• Arthroscopic Partial Meniscectomy versus Sham Surgery for a Degenerative Meniscus Tear – Surgery does not alleviate knee catching or knee locking after surgery.
  • In other words, avoid the rush to surgery that may not fix the patient’s reported problems.
  • Results also showed that meniscectomy did not provide better functional improvement than the nonoperative group.
  • Short-term follow-up of meniscectomy has generated some positive results.
  • Ten years of research 2013-2023 Arthroscopic Partial Meniscectomy versus Sham Surgery.
  • Surgeons strongly argue that there is validity to meniscectomy.
  • The complaint surgeons have is that some surgeries will help some patients and that every meniscus surgery is not a bad surgery and research is not reflective of this benefit.
  • Another procedure – knee microfracture surgery and cartilage implant surgery.
  • Summary of Part 2: Why do we still perform meniscectomy? Why do we ignore a mountain of clinical and scientific evidence against meniscectomy?
  • Should I have another meniscus surgery?

Part 3: Pain after meniscus surgery 

  • What happens when all or part of the meniscus is removed? Joint instability is a common result of meniscectomy and so is pain after meniscectomy.
  • Accelerated breakdown of the articular cartilage between the femur and tibia and the patella and femur bones.
  • Hyaluronic Acid Intra‐articular Injection after Arthroscopic Knee Surgery.
  • When you remove the meniscus you remove vital knee lubrication.
  • Arthroscopic meniscus surgery leads to a three-fold increase in the need for knee replacement and supper accelerated osteoarthritis.
  • Meniscus surgery causes super-accelerated knee arthritis.
  • Meniscus removal throws the whole knee out of balance and damages other structures – the best way to prevent cartilage breakdown and knee osteoarthritis caused by meniscal surgery is to AVOID the surgery.

Part 4: Non-surgical and injection treatment options for the different types of Meniscus tears

  • Are there risks of using cortisone before meniscus surgery?
  • Corticosteroid short-term success and long-term problems in meniscus injuries.
  • Cortisone can thin out the meniscus.
  • Cortisone during the surgery.
  • Platelet-rich plasma therapy, commonly referred to as PRP.
  • Prolotherapy
  • The reality of stem cell therapy

Research: The rush to MRI is a rush to surgery. Is an MRI really necessary? Whatever your MRI says, you may get surgery anyway.

The questions about meniscus tears and the subsequent MRI in emails we receive are numerous. These are paraphrased.

This is what my MRI says: Radial tear poster medial meniscus, degeneration fraying medial meniscus, moderate bone contusion medial tibial plateau with degenerative changes, moderate bakers cyst. My doctor says I should get a clean-up on my knee.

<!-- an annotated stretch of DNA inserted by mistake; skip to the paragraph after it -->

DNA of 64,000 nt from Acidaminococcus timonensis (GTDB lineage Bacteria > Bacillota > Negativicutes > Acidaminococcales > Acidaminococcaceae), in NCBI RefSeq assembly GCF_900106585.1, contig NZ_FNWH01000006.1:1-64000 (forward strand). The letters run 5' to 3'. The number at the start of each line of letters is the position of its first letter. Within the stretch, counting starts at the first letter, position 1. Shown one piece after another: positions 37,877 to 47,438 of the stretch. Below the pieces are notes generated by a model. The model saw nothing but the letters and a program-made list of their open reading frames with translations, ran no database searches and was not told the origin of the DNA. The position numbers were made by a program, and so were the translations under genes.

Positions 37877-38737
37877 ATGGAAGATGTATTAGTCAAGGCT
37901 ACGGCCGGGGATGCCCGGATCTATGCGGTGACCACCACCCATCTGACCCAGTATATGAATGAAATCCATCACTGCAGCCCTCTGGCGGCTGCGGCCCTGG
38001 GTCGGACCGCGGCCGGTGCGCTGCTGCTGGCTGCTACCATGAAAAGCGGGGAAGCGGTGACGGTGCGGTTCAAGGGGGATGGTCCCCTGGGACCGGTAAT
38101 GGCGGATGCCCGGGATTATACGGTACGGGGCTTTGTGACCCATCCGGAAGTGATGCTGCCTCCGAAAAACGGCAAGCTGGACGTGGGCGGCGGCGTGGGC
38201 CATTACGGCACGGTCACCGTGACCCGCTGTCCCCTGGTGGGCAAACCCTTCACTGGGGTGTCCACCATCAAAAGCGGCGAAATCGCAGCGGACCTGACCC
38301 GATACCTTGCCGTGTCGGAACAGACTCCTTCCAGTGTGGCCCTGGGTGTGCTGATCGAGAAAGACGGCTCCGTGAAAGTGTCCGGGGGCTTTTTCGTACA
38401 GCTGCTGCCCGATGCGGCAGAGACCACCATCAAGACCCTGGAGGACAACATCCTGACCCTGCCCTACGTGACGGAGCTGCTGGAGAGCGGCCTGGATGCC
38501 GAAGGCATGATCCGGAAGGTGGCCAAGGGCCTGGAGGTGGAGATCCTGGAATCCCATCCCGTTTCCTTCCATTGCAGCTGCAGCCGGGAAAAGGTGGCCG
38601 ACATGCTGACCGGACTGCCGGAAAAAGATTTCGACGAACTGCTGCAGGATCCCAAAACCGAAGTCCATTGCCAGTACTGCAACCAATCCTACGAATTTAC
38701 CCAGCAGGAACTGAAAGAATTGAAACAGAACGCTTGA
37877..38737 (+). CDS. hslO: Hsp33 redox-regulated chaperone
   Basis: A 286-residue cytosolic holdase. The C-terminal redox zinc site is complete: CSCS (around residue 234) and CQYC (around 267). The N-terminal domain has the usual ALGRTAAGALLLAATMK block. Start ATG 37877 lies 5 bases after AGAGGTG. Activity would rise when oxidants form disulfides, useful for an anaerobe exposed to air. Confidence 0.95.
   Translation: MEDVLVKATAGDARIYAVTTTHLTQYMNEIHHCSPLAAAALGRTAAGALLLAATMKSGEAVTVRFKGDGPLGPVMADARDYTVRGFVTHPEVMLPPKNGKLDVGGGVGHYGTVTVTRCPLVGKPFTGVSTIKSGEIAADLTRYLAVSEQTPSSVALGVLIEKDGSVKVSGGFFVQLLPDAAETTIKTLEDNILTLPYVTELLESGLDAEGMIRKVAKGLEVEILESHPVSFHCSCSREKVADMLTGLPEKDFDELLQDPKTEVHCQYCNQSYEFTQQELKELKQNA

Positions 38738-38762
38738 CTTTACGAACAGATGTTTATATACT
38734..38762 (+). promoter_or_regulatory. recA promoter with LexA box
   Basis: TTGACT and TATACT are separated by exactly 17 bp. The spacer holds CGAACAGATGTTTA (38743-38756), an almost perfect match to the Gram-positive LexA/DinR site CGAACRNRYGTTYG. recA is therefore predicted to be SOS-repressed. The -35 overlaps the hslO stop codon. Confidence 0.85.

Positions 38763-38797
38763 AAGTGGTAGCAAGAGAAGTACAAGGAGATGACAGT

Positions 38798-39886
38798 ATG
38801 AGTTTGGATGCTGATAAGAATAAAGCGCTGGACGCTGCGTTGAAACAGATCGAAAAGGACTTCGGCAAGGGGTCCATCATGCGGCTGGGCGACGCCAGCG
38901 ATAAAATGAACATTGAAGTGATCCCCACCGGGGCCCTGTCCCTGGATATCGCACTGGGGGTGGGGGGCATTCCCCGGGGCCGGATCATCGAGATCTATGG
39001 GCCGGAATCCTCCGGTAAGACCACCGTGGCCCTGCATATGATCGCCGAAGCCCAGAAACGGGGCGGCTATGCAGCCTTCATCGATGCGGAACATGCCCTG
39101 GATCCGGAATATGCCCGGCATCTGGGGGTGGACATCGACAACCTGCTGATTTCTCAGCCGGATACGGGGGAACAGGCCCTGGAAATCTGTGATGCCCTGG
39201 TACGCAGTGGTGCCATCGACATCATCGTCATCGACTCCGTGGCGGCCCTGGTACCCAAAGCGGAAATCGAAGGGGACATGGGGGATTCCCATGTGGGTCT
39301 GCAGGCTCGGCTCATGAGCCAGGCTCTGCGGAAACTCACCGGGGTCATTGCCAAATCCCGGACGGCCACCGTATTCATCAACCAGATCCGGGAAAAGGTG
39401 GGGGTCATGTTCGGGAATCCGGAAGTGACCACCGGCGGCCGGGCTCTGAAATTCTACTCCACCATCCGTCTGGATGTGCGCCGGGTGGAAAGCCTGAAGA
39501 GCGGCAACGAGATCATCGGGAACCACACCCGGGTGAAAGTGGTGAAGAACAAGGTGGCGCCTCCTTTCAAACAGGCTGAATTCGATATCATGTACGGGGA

I had an MRI I have another tear

I had arthroscopic knee surgery for a torn meniscus. I just had an MRI and I have another tear in my meniscus. Now they tell me I am developing arthritis as well. I need more surgery. I am not sure I want or even need more surgery. Are non-surgical options available to me?

I had an MRI, I had surgery, and now I have more pain

I had a meniscus repair surgery about six months ago. Soon after the surgery, I started experiencing terrible pain. I cannot work like this. I had another MRI and I am being told to have more surgery. Are non-surgical options available to me?

I had an MRI, I had surgery, and now I have more pain, part 2

I had a meniscectomy in 2020 after suffering two previous meniscus tears. The surgeon shaved part of the torn meniscus and cleaned up any loose tissue. I followed up surgery with 12 months of physical therapy with a sports injury specialist. I am a very active person and play multiple sports. 

I have felt continuous pain since the surgery and have never really recovered. I have gained weight because of my inactivity. My knee pain recently increased dramatically causing me to have an MRI and X-ray scans. My doctor says that it is the meniscus, it is degenerating and I will need to stop my physical activity as it is straining my knee as well as lose weight and eventually have another surgery on my meniscus. For the time being, I was given a cortisone shot in my knee joint to reduce the pain.

Sometimes we simply get a cut-and-paste of the person’s MRI report. MRI reports can be helpful but people with “terrible” MRIs have little knee pain. People with good MRIs have terrible pain. It is just as important to understand the person’s full situation, to know how someone feels today, what type of pain they have when they wake up, and what makes it worse.

It is the patient’s belief that the surgical removal of the whole or part of the meniscus will restore function and lessen their pain.

It can be difficult to tell a patient to have patience when their knee hurts. Most of the time when someone comes into our clinic for the first time they will report the characteristic symptoms of meniscus-related knee problems: